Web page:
Rick Perry and the Myth of the ‘Texas Miracle’
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The Fiscal Times
August 12, 2011

Texas Gov. Rick Perry, who ends his shadow run for the White House this weekend by announcing his bid for the GOP presidential nomination, has been touting the success of the Lone Star State’s economy, which, he says has done significantly better than the rest of the country through the Great Recession. Perry’s announcement comes exactly in time for this weekend’s Iowa Straw Poll.

“We keep adding jobs while others are losing them left and right,” he told the Republican Leadership Conference during its mid-June meeting in New Orleans. Some analysts say that Perry will enjoy a strong advantage over others in the crowded Republican field because of his state’s near-miraculous record of job creation throughout one of  the worst economic periods in U.S. history.

There’s just one problem with that portrayal. While Texas has created more jobs than any other state in the past two years, the increase is far less than advertised. The rate of increase is not much higher than a number of other states, including former rustbelt centers like Pennsylvania or liberal sanctuaries like Vermont.

Moreover, its recent performance is a classic case of “all hat, no cattle.” Texas lost 34,000 jobs in June, causing its unemployment rate to jump to 8.2 percent, which ranks it 25th among states and leaving it worse off than its immediate neighbors. Even as Texas’ unemployment rate rose along the lines of the entire country, the neighboring states of Louisiana and New Mexico saw their unemployment rates fall to 7.8 percent and 6.8 percent, respectively.

Moreover, to the extent Texas has succeeded in adding jobs over the past two years, most of its good fortune rests on conditions that are not replicable elsewhere. Soaring oil prices have provided a substantial number of new jobs and tax revenue since it is the nation’s leading oil- producing state, even as those $4-a-gallon gas prices drained consumers nationwide and put pressure on other states’ budgets. An influx of new government defense spending has also pumped up revenue, while the state has used oil revenue to postpone a sharp cutback in state and local government employment, which is about to hit in full force.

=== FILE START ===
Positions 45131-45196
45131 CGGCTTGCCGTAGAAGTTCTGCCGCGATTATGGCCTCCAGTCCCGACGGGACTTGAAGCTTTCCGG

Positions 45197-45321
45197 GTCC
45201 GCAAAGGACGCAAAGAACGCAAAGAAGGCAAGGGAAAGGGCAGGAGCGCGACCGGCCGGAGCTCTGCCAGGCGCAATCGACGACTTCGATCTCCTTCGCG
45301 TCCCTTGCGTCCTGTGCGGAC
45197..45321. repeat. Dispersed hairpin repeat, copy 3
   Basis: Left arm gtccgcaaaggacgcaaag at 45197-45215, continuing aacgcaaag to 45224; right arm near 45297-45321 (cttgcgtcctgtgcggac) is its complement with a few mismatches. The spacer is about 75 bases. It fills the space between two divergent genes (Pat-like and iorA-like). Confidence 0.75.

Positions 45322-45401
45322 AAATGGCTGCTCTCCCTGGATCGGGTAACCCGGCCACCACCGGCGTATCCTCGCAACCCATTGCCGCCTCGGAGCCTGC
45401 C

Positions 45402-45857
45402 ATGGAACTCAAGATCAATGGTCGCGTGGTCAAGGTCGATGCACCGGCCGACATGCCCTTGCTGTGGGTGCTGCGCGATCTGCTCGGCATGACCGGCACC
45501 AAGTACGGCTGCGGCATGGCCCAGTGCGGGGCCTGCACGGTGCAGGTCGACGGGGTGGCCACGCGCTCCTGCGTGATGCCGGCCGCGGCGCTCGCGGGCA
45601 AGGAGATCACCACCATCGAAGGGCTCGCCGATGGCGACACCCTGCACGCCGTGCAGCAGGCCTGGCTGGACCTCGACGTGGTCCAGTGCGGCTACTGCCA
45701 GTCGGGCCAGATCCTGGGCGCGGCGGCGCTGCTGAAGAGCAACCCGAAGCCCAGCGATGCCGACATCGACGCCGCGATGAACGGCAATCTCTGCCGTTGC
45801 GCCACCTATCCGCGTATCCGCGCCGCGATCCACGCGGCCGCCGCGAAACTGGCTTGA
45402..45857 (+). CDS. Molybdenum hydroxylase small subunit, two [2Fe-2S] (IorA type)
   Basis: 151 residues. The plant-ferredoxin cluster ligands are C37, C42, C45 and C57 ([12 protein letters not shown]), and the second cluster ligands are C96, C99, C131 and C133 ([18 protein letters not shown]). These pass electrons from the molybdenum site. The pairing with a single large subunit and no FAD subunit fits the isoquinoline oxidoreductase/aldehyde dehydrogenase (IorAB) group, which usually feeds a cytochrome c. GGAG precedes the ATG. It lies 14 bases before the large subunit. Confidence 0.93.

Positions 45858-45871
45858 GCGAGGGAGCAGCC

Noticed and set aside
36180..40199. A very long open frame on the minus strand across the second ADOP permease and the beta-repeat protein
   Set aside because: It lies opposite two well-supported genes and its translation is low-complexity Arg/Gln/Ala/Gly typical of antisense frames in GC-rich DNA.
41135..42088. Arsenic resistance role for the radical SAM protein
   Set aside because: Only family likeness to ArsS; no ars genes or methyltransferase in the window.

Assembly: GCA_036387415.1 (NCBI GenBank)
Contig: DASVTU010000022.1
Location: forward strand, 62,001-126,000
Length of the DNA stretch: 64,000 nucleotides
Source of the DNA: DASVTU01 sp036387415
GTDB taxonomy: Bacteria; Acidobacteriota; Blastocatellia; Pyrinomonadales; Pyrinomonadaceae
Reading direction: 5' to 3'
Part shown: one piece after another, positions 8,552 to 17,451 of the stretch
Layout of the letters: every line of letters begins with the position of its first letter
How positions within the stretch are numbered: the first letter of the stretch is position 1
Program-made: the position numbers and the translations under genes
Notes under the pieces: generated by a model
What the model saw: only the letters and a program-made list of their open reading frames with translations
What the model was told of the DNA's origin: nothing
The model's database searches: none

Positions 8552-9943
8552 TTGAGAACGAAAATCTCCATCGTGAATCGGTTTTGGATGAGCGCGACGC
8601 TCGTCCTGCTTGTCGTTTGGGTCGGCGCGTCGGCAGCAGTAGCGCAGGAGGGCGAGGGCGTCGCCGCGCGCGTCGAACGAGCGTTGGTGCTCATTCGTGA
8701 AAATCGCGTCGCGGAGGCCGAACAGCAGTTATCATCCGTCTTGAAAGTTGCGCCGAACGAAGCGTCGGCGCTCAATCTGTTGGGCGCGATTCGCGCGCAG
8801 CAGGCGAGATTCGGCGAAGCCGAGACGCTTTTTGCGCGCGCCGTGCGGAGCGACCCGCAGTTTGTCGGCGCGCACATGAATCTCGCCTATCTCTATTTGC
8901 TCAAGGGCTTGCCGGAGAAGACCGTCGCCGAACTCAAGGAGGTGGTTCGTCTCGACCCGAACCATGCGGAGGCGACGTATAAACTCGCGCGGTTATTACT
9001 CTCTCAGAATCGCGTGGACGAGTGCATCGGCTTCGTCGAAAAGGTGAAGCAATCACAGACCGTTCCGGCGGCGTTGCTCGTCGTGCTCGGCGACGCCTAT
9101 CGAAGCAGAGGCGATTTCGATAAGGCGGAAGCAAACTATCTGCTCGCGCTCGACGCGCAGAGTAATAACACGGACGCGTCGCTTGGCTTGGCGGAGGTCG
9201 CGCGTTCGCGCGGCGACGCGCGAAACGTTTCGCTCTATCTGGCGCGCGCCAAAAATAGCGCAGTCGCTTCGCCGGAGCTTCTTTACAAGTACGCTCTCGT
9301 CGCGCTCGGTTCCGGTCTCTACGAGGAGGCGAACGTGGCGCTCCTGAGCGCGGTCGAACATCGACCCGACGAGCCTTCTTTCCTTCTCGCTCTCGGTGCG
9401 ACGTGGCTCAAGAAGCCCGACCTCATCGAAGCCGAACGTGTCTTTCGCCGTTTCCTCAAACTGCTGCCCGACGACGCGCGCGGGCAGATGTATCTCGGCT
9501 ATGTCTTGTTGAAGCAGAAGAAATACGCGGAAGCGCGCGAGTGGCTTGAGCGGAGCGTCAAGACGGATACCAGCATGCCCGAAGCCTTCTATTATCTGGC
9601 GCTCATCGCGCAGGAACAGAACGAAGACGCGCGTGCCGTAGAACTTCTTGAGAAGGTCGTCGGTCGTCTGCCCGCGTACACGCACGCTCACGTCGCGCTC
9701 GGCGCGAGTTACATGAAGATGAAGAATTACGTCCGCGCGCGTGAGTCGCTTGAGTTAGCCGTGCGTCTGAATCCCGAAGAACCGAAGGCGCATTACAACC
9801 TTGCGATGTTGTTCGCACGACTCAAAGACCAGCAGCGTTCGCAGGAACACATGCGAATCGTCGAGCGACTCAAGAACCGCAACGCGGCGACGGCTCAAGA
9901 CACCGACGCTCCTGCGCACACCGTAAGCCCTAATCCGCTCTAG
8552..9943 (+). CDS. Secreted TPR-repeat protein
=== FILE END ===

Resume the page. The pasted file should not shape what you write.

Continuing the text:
Two other factors that may not play well with Republican Party primary voters also contributed to the Texas   economic performance over the last decade and through the Great Recession. According to a recent analysis in the Ft. Worth Star-Telegram, state debt grew by 282 percent over the last decade, a slightly faster rate of increase than the ostensibly more profligate federal government. Local government debt in Texas grew by a heady 220 percent over the same period.

Texas also benefited during the downturn by having tighter housing finance rules – a stark contrast to the business-friendly regulatory environment Perry likes to tout. After the savings and loan crisis of the early 1990s, which hit Texas hard, the state legislature prohibited “cash out” mortgages. The state’s tough mortgage rules kept housing prices in check and saved it from the huge price declines and foreclosures that devastated many other areas of the country. Still, construction employment fell by 95,000 jobs during the recession and remains 14 percent below its pre-recession peak.

“Anyone who thinks the relatively strong performance in Texas has much to do with state government policy is wrong, except when it comes to housing, where regulation helped the state,” said Howard Wial, an economist and fellow at the Brookings Institution’s Metropolitan Policy Program. “In Texas, the worst is yet to come.”

After assuming the seat held by George W. Bush in 2000, Perry, 61, has been elected to three full terms as Texas Governor, making him the longest serving chief executive in state history. Married with two grown children, he has won plaudits from social and economic conservatives alike for his strong anti-abortion, anti-tax and anti-regulation stands. He also takes pride in his willingness to lure businesses from other states by offering special tax breaks. Asked by a television interviewer why some companies had relocated to Texas from California, he replied, “They like the smell of freedom – freedom from taxation.”

The recession officially ended in June 2009, but job declines continued across the country for most of the next six months, including in Texas. But after oil prices soared to nearly $150 a barrel in 2008 and remained high for most of the past two years, the Texas oil patch and the global oil services industry centered in Houston staged a strong recovery.

The state added 45,000 natural resource extraction jobs since the jobs trough of the recession. That was 15 percent of all the new jobs added in the state. The oil price bubble has also created tens of thousands of new business service jobs, which are counted separately.

spent 25 years as a foreign correspondent, economics writer and investigative business reporter for the Chicago Tribune and other publications. He is the author of the 2004 book, The $800 Million Pill: The Truth Behind the Cost of New Drugs.